FAIRLIGHT - A GLANCE AN REAL COMPUTERS by Richard Karsmakers
I know it has nothing to do with the ST, but I just could not
resist writing an article about computers as innovate and
advanced as those that are made at Fairlight Instruments Pty.
Ltd. in Australia. For this article, may thanks have to go to
Fairlight's Marketing Co-Ordinator, Mrs. Amanda Reid-Young as
well as Synton Nederland, the distributor of Fairlight computers
in the Benelux.
It all started when I heard the Compact Disc version of Jean
Michel Jarre's "Magnetic Fields". Originally purchased as a
demonstration of CD's magnificent possibilities, this Disc soon
became one of the most used pieces of media my fingers touched
(except for my word processor disk, of course). I was glad CDs
were resistant to all kinds of damages; otherwise it would now
definately have ended up turned completely grey, as had happened
so many times with normal records I had had.
While listening to jets flying over in full stereo, trains
passing through your head and people talking at central station,
I glanced through the booklet that accompanied Mr. Jarre's
masterwork, in which I read that he used the strangest
instruments. Also, he used computers made by a certain company
I suddenly remembered an English pal of mine, who had talked
about the amazing graphics that could be produced using these
devices, as well as fabulous possibilities in the field of
music and sound. He told me many British television
presentations were originally designed and performed on Fairlight
computers. He sighed, then added that these computers were barely
affordable and began talking about a completely different
Fairlight was founded in 1975 by two electronics enthusiasts, Kim
Ryrie and Peter Vogel, who then had a view at creating a much
more sophisticated music synthesizer than was then available.
Their first research (performed in the basement of Kim's
grandmother) was used for launching several commercial projects,
of which specialist colour processing for use with television
broadcasts and office computers were the first.
In 1979, they finally became known through their computer based
musical instrument, the Fairlight CMI. It had the unique
possibility to "sample" sounds which could then be played back
through the keyboard in standard musical pitch. The CMI, in fact,
wasn't a normal synthesizer, but a device that could produce real
Peter Vogel went on a world tour to promote the CMI, but it
proved that most people had already heard of it by word of mouth.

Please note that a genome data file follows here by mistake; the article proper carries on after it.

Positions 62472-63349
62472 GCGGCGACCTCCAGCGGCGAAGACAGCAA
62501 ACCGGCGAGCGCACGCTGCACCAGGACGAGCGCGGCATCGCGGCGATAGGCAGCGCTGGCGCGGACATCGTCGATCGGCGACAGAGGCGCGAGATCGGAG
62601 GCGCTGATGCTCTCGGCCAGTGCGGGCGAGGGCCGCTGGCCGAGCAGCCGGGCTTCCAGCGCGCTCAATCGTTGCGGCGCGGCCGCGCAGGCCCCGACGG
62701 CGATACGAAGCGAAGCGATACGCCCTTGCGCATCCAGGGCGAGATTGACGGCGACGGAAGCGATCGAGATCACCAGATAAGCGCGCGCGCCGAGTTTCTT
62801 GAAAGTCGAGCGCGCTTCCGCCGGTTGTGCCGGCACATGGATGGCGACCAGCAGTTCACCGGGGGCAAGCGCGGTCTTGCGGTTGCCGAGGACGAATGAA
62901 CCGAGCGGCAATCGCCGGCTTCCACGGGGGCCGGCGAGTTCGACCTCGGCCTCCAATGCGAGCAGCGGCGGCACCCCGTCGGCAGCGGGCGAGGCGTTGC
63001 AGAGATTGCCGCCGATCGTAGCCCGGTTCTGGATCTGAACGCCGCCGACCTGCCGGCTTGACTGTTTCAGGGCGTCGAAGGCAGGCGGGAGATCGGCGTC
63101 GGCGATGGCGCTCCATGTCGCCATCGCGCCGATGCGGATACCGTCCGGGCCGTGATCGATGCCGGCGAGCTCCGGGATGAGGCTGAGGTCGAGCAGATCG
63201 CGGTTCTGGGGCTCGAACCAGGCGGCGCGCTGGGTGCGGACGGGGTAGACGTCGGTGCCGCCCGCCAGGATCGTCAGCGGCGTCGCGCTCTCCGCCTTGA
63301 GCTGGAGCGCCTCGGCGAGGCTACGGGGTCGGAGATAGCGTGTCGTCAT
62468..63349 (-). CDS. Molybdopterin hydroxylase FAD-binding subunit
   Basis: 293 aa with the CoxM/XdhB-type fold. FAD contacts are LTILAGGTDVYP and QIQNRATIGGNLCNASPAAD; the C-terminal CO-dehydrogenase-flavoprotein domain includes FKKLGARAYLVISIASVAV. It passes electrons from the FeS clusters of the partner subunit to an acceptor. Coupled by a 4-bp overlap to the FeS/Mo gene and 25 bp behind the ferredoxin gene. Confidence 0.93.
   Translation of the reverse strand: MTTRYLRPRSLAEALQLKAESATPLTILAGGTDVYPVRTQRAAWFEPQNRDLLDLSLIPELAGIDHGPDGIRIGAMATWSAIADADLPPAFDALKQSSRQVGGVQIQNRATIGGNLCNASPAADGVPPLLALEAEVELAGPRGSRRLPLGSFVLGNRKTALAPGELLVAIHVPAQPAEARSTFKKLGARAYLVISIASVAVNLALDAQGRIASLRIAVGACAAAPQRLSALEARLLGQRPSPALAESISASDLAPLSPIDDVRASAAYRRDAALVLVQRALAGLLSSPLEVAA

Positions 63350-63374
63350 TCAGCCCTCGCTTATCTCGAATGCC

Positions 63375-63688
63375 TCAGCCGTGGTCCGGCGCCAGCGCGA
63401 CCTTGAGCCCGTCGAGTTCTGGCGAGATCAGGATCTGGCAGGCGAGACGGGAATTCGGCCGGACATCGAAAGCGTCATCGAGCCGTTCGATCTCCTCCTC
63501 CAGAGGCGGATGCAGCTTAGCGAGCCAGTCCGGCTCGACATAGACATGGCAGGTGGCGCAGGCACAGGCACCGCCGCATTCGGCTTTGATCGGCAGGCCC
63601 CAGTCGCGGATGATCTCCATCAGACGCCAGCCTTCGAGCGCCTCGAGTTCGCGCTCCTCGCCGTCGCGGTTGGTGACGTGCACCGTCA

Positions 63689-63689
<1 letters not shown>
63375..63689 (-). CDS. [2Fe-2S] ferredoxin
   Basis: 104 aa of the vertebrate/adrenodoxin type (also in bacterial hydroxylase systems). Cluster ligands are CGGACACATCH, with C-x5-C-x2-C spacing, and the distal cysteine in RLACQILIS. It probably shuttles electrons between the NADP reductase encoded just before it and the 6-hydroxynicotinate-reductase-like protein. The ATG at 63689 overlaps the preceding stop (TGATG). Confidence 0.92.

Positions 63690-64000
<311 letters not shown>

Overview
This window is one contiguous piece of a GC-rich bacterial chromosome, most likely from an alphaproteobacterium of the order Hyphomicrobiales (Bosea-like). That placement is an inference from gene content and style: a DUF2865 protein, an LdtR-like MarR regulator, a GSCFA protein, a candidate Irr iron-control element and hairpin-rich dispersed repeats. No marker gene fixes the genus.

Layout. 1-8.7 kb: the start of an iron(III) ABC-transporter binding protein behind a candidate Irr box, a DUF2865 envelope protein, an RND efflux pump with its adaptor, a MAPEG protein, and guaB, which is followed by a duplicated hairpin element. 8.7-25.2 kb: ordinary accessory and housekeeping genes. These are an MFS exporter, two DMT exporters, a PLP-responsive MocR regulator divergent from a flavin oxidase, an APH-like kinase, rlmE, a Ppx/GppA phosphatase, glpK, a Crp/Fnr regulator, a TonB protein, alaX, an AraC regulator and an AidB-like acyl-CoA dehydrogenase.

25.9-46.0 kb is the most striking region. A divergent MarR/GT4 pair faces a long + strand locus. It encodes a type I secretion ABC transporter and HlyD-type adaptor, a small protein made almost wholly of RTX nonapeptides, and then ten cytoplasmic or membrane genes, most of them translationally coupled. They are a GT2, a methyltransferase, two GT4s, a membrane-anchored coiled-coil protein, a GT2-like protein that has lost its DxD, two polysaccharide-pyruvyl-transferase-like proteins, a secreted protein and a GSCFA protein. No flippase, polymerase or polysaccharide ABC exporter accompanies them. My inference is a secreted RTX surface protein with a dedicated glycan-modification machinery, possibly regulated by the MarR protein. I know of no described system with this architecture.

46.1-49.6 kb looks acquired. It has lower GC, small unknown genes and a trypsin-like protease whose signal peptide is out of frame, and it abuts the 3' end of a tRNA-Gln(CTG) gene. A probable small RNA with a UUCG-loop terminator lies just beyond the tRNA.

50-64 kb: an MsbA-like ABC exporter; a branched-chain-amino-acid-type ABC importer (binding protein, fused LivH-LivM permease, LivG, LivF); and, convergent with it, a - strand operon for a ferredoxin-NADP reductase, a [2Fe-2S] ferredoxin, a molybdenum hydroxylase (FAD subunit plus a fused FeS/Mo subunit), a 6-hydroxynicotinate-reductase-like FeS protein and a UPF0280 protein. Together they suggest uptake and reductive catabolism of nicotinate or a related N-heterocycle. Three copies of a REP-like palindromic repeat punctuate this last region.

Several people offered to be agents in several places in the
world, and an international distribution network was quickly
formed. Nowadays, many of the world's top musicians work with the
CMI series of Fairlight: Not only keyboard virtuoso Jean Michel
Jarre, but also Kate Bush, Duran Duran (although I am much more a
fan of heavy metal, I hereby force myself to type down that
ghastly name), Peter Gabriel and many others. In Holland, master
mixer Ben Liebrand uses the CMI to mix disco (uugh!) music for
use on the Radio.
In recent years, Fairlight has experienced considerable growth,
and now employs about 90 people in its Rushcutters Bay, Sydney
Office and Factory. One third of these are employed in the
In 1983, Fairlight began to diversify into the field of graphics,
thus creating a low cost video effects device which was to
combine live video and graphic drawing and colouring effects. In
1984, it finally went into production as the CVI - Computer Video
Instrument. In 1986, Fairlight developed the follower-up to the
CMI, the CMI series III and the VOICE TRACKER.
The Fairlight Computer Video Instrument (CVI)
Have you ever seen one of those Music Box or Sky Channel Intros?
And what about the intros from Germany's "Computer Corner"? These
are all said to have been made using the Fairlight CVI. What
makes this instrument so different from others?
Let's have a glance through the technical specifications. At
first, there a 256x256 resolution. This is nothing to get excited
about, since the Commodore 64 offers about that resolution for a
price much less. But let's continue. The screen is built up on 14
bit planes (remember? There are 4 of those on the ST in Low
Resolution) and with 4096 colors. The difference with e.g. the
Amiga (which also possesses 4096 colors) is that all colours can
be displayed at one time, with a vertical resolution that is 25%
higher (256 instead of 200). The software allows the strangest
things to be done with any picture or graphic presentation
currently on the screen with the help of an easy-to-use graphics
pad. It allows real time effects, cut & paste options, the use of
54 textures, chroma-keyed field store (this creates trailed
effects), shatterd images, overlapping mirrors, still image and
lots more. Even the options of "Art Director" are still a bit